Why an Understanding of Feminism is So Critical to Our Girls – and Our Boys
In the 180+ years since the word feminism first started to be used in public discourse and in print, the word has taken on a myriad of different meanings. Early on, it was simply used to refer to uniquely feminine qualities or characteristics but was soon adopted in the fight for equal rights for women.
Now, most of us are familiar with the ideals of modern feminism, which seek to create a society where all people regardless of gender or gender presentation are offered equal rights and opportunities.
Despite 88% of the world believing that men and women should be treated equally, the number of individuals identifying as feminists doesn’t even come close to this number. Even in the United States, the percentage of the population that self-identifies as feminist sits around 58%.
Given that the vast majority of us believe in equal rights for men and women but just over half identify as feminists, it’s understandable that many parents struggle to determine the best way to bring up these topics with their children.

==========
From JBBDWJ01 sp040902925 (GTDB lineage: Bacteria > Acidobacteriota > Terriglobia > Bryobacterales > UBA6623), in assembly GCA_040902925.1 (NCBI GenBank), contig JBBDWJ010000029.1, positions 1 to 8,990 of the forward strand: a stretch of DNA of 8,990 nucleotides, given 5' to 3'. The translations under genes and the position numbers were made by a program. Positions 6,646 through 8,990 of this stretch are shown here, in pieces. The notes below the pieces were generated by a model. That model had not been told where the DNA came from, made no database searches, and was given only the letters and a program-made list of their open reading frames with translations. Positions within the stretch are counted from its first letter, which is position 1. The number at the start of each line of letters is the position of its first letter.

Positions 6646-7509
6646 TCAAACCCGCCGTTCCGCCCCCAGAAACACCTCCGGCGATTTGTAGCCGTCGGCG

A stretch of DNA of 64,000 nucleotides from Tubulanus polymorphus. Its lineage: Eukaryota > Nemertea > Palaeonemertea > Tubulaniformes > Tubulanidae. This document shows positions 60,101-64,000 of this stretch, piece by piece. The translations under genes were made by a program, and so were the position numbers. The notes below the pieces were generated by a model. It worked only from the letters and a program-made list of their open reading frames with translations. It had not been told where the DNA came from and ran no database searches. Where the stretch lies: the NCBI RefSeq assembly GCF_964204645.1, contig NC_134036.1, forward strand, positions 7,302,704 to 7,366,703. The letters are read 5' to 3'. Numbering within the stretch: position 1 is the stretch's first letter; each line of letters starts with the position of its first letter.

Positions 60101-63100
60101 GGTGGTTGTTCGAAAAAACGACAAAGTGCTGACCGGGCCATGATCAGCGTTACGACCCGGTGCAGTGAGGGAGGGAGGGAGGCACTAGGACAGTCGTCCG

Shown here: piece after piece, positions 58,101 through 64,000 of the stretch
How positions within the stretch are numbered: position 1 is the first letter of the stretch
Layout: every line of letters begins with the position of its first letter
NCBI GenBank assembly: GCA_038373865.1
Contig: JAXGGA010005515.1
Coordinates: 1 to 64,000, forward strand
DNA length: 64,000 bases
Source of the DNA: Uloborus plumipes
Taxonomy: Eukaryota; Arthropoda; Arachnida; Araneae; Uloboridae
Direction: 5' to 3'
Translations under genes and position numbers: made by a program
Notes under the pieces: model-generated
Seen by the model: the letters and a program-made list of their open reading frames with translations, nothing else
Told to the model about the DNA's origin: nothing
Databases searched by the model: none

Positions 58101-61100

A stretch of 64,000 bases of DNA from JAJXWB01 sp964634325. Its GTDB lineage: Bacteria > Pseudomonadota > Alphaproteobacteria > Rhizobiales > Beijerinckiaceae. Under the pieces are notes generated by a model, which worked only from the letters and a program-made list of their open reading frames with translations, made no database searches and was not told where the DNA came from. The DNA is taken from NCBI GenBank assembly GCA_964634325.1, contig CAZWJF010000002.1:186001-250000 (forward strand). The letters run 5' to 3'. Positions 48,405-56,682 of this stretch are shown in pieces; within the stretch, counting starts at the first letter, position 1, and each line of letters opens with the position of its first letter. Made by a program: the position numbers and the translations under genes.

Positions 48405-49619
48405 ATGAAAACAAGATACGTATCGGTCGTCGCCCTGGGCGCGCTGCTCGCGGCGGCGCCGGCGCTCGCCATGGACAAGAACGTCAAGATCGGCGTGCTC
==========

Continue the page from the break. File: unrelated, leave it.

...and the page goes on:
Why Teach Our Children About Feminism
Helping your children develop their views of the world is undoubtedly one of your most critical tasks as a parent. Raising children that are fair-minded, open, and caring starts early on and continues for the rest of your lives together.
Some children (and adults, for that matter) hold the mistaken belief that being a feminist somehow means that a person is somehow anti-men, or believes that women should be given more than anybody else.
It’s important to offer your children a thorough understanding of feminism as they’re growing up, to help reassure them that victory for some doesn’t necessarily have to mean defeat for another – a lesson that’s critical to learn in order to ensure positive and healthy relationships.
How to Start a Conversation About Feminism
While most parents do not doubt the importance of feminism, it’s hard to know where to start. Let’s walk through a few conversation starters to help make this complex discussion simpler and easier for both you and your children.
“Did you know there was a time when women couldn’t vote?”
“Would you ever want to be treated differently just because you’re a boy/girl?”
“Can you think of any times when you’ve been treated unfairly because you’re a boy/girl?”
Helping your child process the realities of sexism, racism, or inequality is one of the most difficult but necessary jobs of a parent. In your conversations about feminism, encourage them to look back on situations that felt unfair, and help put them in a broader context.
Boys may bring up times where they were told not to cry, or teased about picking a doll over a toy car. Girls may realize that they were not actively encouraged to join the math team, or were continually offered certain colours of clothing when they preferred others.